The news of the bomb attacks, along the run in to the finishing line, at The Boston Marathon, was flashed up on my BT Yahoo homepage at around 21.40hrs, yesterday evening rapidly followed by fragmented reports and video footage quickly assembled for a "newsflash" by Sky news. Horrific scenes of unbelievable carnage in a peace-time setting. I went to bed with my head full of questions - just as it was when I walked across to work in the semi-darkness of the Thanet dawn.
The daily scandal rags were full of half-cocked stories, none of which could agree on a death toll, let alone a motive! Many of my colleagues have fancy i-phones, and the unfolding story was followed during the shift - I don't think many could find an explanation for such an outrage - even within their, collective, extreme cynicism. My afternoon was taken up with my grand-daughter - Emily being the best distraction from reality - her world rules whilst I am in her company; long may it continue!
We arrived back home to the stories of FBI leads and Obama quotes - no-one has any idea as to a motive for this "cowardly" attack.
In 2000, 2001 & 2002; I was very fortunate be be able to take part in The London Marathon - as a Unilever employee I had a guaranteed place (Flora were the sponsor). All I remember about the day is of incredible crowd support and an individual sense of achievement. I am in no doubt that all the money in the world couldn't buy that feeling of completing the marathon. It is nothing to do with winning - it is all about you and your individual battle. I have incredible memories about my three marathon adventures - I caused quite a stir on Unilever T/V. Company t/v was all the rage at the time and one of my managers had suggested that the (hapless) girl doing the interviews should intercept me as I entered The Sports Cafe - Haymarket, where our corporate post-event celebrations were taking place.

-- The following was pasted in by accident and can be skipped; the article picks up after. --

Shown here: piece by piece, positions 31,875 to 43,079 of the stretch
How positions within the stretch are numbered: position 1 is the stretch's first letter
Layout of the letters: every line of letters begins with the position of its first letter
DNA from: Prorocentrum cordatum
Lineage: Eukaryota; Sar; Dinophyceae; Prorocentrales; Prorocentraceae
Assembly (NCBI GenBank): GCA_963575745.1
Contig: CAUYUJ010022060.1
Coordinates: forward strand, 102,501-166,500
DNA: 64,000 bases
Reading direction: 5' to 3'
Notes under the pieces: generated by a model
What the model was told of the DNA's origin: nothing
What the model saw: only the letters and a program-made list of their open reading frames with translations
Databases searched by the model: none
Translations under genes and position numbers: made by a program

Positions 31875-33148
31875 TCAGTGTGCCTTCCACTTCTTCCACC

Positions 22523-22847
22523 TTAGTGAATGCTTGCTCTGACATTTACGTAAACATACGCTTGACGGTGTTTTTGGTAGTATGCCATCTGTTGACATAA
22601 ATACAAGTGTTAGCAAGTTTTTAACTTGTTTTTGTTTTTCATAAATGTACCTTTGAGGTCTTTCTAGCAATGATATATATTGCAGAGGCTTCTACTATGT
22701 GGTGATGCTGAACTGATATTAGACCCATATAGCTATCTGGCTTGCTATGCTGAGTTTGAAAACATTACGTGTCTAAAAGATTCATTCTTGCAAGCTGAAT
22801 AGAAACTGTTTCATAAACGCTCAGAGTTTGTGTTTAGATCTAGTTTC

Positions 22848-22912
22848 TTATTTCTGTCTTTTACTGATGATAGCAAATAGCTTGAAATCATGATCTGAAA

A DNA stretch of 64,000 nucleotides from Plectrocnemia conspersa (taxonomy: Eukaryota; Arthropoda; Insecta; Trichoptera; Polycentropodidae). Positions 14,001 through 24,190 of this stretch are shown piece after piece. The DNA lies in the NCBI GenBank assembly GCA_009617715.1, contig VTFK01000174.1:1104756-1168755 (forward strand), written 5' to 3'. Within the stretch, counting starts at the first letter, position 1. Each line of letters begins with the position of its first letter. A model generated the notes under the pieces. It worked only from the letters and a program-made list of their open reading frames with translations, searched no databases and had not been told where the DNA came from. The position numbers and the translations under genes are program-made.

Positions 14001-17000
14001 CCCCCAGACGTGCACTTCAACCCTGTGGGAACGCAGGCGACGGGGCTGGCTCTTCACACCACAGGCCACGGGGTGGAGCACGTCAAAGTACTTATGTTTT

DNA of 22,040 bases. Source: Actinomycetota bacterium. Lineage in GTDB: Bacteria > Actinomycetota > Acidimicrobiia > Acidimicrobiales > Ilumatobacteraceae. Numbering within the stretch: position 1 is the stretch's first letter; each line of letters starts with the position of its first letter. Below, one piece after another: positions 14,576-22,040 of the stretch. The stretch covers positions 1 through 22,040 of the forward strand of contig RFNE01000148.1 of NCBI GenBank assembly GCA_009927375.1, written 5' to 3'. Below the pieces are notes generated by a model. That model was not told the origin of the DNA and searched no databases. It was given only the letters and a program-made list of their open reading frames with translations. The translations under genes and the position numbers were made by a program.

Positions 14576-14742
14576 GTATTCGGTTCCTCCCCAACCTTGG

I cannot recall the complete conversation, but do know that it went along these lines!
"Hi Dylan, how does it feel having completed The London Marathon?"
"F**king wonderful - that crowd is amazing, I couldn't have stopped if I wanted to" - "What a day and what a fantastic advert for Flora/ Unilever; the company should be really proud of their association with such a global event!" (I knew that this sort of jive was what they were after)
Q. "Did you run in fancy dress?"
A. "Yeah; I looked like an athlete!"
Q. "Are you going in for a massage and a warm down?"
A. "Are you completely mad? Do you think I've done a lap of London for a glass of orange juice? There's free piss up them stairs and I'm getting 26miles worth - nice talking with you"
These are my memories of the greatest mass participation event in the UK; the Boston version being no less worthy. As a competitor, I have a great deal of empathy with those who have just undergone this arduous challenge only to have their day ruined/overshadowed by the act of a (group) terrorist.
Why make this attack on the "fun runners"? The elite athletes had finish and it was the "ordinary guys" who were completing their own personal challenges that fell victim to this crime, and those decent folk who were hanging on to support them. The sums of money that are raised for various charities is in the "scrillions" - all by ordinary folk facing up to this fantastic challenge. To become embroiled in some crazy, politically motivated, attack is way beyond my comprehension.
During my three efforts, I managed to raise over £2,000 for pre-school groups, a youth club and the Margate Pilgrim's Hospice. Is the loss of funding what this malcontent group is hoping for, with this action? God only knows - but please don't allow these maniacs stop these global celebrations from being a stage where an ordinary guy can partake in an extraordinary event.